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Johnson tests positive for COVID,

withdraws from British Open

SANDWICH, England — Former champion Zach Johnson tested positive for the coronavirus before getting on a charter flight to the British Open, forcing him to join the growing list of withdrawals and ending his streak at playing 69 consecutive majors.

The R&A said Johnson, who played in the John Deere Classic in Illinois on Sunday, and local qualifier Louis de Jager of South Africa had positive COVID-19 tests and withdrew.

Ryan Moore, runner-up at the John Deere Classic, chose not to accept the exemption as the highest finisher among the top five who wasn’t already in the British Open. Instead of the spot going to Luke List, who tied for third, it went to Adam Long as next available on the reserve list.

Johnson, who won the claret jug at St. Andrews in 2015 after a three-way playoff, missed the Masters in his rookie year on the PGA Tour in 2004. He played in every major since then until the British Open.

Players at the John Deere were tested before the charter flight to England.

That brings to 16 the number of players who have withdrawn or chosen not to take their spots in the field for the 149th edition of golf’s oldest championship.

The British Open was the only major to be canceled last year because of the pandemic. It returns under strict protocols by the UK government, and some instituted by the R&A, such as prohibiting players from staying with anyone except their own small core of people.

Johnson did not play the third or fourth round with any other player who is at the British Open.

The latest players to withdraw were replaced by Long, Sam Horsfield of England and Dylan Frittelli of South Africa.

The field already is missing seven players from the top 75 in the world, unusual for a major.

Some had no choice. Masters champion Hideki Matsuyama at No. 18 was the highest-ranked player to withdraw. He had a positive COVID-19 test on July 2 during the Rocket Mortgage Classic, and while he has gone through 10 days of self-isolation without symptoms, his tests keep coming back positive.

The PGA Tour had this issue a year ago with positive tests. U.S. health officials said PCR tests can pick up remnants of the virus even though it is no longer active. But under UK guidelines, Matsuyama would need to produce a negative test.

Two-time Masters champion Bubba Watson said he came in contact with a person who had a positive COVID-19 test and withdrew. Under the R&A requirements sent to players on June 22, anyone who is identified as a contact has to self-isolate and be withdrawn.

Other players cited international travel requirements (Kevin Na) or an emphasis on preparing instead for the Olympics (Sungjae Im, Siwoo Kim, Juvic Pagunsan). The men’s competition in the Tokyo Olympics starts 11 days after the British Open ends.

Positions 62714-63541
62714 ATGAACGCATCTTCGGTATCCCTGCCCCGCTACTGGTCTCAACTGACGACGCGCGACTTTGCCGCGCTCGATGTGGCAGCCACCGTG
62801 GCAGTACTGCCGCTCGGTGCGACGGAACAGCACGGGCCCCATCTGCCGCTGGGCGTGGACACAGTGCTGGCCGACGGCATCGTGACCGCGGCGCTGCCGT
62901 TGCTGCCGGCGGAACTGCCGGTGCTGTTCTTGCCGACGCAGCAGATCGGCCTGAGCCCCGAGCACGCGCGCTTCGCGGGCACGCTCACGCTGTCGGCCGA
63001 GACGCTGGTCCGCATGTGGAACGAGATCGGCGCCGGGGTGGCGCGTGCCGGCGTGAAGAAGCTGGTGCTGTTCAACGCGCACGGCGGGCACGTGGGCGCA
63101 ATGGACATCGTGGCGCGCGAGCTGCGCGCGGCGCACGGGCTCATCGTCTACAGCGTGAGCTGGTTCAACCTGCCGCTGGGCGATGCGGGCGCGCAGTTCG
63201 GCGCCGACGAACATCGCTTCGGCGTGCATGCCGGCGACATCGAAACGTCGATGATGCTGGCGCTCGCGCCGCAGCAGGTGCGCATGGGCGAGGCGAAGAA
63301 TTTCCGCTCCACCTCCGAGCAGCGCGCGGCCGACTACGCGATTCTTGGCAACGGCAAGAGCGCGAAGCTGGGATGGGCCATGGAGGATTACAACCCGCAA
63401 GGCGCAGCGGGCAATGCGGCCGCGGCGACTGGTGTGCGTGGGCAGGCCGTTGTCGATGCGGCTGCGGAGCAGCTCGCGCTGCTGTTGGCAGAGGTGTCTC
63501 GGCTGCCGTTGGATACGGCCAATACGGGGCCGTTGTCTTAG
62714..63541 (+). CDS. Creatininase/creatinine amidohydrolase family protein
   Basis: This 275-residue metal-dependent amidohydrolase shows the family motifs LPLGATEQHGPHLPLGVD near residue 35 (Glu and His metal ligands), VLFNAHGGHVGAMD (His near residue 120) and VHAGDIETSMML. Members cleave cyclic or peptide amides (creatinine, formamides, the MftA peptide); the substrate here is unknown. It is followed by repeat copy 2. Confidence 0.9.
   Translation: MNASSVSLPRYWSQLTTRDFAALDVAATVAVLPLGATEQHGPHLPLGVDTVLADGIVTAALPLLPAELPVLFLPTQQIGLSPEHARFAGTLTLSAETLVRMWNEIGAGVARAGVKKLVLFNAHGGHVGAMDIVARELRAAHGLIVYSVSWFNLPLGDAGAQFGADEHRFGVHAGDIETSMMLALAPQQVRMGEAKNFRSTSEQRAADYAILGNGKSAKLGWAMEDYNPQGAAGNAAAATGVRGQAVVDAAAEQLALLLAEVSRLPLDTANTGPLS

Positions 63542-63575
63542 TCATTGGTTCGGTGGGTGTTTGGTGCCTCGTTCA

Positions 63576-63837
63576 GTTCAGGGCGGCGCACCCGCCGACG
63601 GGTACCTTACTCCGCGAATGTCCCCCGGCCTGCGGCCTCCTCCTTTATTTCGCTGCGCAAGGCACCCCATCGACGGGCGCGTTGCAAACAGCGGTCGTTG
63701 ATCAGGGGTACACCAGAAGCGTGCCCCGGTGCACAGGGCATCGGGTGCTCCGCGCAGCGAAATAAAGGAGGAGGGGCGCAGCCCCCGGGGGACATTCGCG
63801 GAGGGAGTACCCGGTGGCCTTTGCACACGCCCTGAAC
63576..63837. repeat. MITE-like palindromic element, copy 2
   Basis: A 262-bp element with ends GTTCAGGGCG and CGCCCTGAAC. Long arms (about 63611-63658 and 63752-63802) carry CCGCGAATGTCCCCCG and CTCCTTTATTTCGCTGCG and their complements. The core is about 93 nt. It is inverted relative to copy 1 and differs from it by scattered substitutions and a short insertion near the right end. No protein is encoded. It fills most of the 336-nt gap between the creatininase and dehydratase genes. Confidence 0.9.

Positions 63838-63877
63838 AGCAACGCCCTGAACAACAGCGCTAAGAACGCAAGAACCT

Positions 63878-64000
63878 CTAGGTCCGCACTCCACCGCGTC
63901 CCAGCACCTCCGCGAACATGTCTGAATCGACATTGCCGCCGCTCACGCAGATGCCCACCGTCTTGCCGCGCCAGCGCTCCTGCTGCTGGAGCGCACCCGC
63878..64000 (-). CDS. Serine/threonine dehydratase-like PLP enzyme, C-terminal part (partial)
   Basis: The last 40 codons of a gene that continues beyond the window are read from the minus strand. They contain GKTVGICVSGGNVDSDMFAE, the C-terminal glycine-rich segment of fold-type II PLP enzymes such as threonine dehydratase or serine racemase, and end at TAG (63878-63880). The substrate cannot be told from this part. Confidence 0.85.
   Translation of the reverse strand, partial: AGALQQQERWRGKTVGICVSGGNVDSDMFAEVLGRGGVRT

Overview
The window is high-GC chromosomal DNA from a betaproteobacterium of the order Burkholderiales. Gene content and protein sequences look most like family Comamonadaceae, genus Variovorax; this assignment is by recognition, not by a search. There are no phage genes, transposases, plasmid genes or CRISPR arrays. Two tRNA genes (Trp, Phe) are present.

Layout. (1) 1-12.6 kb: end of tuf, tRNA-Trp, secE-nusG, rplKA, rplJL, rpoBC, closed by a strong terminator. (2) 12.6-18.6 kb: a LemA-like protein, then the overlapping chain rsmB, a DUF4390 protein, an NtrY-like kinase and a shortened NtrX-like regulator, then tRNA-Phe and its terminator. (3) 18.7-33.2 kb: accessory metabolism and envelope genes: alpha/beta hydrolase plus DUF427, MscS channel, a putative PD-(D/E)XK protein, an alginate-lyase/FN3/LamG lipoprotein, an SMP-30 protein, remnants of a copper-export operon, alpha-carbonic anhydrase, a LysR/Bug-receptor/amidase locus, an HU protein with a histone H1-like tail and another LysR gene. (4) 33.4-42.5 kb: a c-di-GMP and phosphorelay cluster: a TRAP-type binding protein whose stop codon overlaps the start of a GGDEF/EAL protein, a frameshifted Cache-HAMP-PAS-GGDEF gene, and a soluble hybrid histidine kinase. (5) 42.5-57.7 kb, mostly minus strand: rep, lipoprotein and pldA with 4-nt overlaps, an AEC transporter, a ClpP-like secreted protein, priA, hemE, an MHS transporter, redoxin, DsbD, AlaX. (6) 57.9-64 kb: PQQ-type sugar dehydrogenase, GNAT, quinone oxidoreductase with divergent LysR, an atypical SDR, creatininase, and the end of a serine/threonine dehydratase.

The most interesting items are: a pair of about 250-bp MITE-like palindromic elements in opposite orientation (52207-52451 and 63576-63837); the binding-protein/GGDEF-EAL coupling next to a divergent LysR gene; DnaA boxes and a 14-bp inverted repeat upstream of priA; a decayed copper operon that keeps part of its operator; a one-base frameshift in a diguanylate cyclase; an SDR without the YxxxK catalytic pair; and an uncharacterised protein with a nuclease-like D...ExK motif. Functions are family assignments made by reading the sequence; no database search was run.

Prosecutor to review goalie’s death

NOVI, Mich. — Police in Michigan have turned over their investigation into the fireworks death of Columbus Blue Jackets goaltender Matiss Kivlenieks to a prosecutor for review.

The Novi Police Department has not requested charges in Kivlenieks’ Fourth of July death, Lt. Jason Meier said Monday.

“Due to the high-profile nature, we wanted an extra set of eyes (on the case),” said Meier, adding that the police investigation was complete unless otherwise directed by the Oakland County prosecutor’s office.

Kivlenieks’ death still is considered accidental, Meier said.

The 24-year-old died of chest trauma from an errant fireworks mortar blast. Police have said the firework at a private home northwest of Detroit tilted slightly and started to fire toward people nearby. Kivlenieks was in a hot tub and was trying to move out of the way of the firework when he was struck.

He was pronounced dead at a hospital.

Kivlenieks most recently represented Latvia this spring at the world hockey championship in which he played four games. This past season, he played two games for the Blue Jackets and eight for the American Hockey League’s Cleveland Monsters.

A native of Riga, Latvia, Kivlenieks signed with the Blue Jackets as a free agent in May 2017 and played eight games for the club overall.


Ex-NBC analyst joins Senators FO

Pierre McGuire’s knowledge of where seemingly everyone in the NHL played pee-wee, junior or college hockey will now go to use in a setting far more private than national television.

The longtime NBC Sports analyst returned to his team front office roots Monday, joining the Ottawa Senators as senior vice president of player development.

McGuire was one of the faces of NBC Sports’ hockey coverage since 2006, often serving as the between-the-benches analyst. Before that, he worked for TSN in Canada and did color commentary for Montreal Canadiens radio broadcasts.

The 59-year-old will try to make the transition back to management as smoothly as possible, using his experience away to offer a different perspective.

McGuire’s experience is similar to when John Davidson left TV to take over as president of hockey operations for the St. Louis Blues in 2006 or even Brian Burke returning from a brief broadcasting stint to run the Pittsburgh Penguins’ hockey operations department this year. He doesn’t think there will be a big adjustment period, and advice from Davidson, now back with Columbus, and Burke should help.

But McGuire also has his own experience to lean on. He was a Senators pro scout between 1994-96 before going into radio and TV. He won the Stanley Cup twice as a Pittsburgh scout and assistant in the early 1990s and went on to be assistant general manager and coach of the Hartford Whalers.


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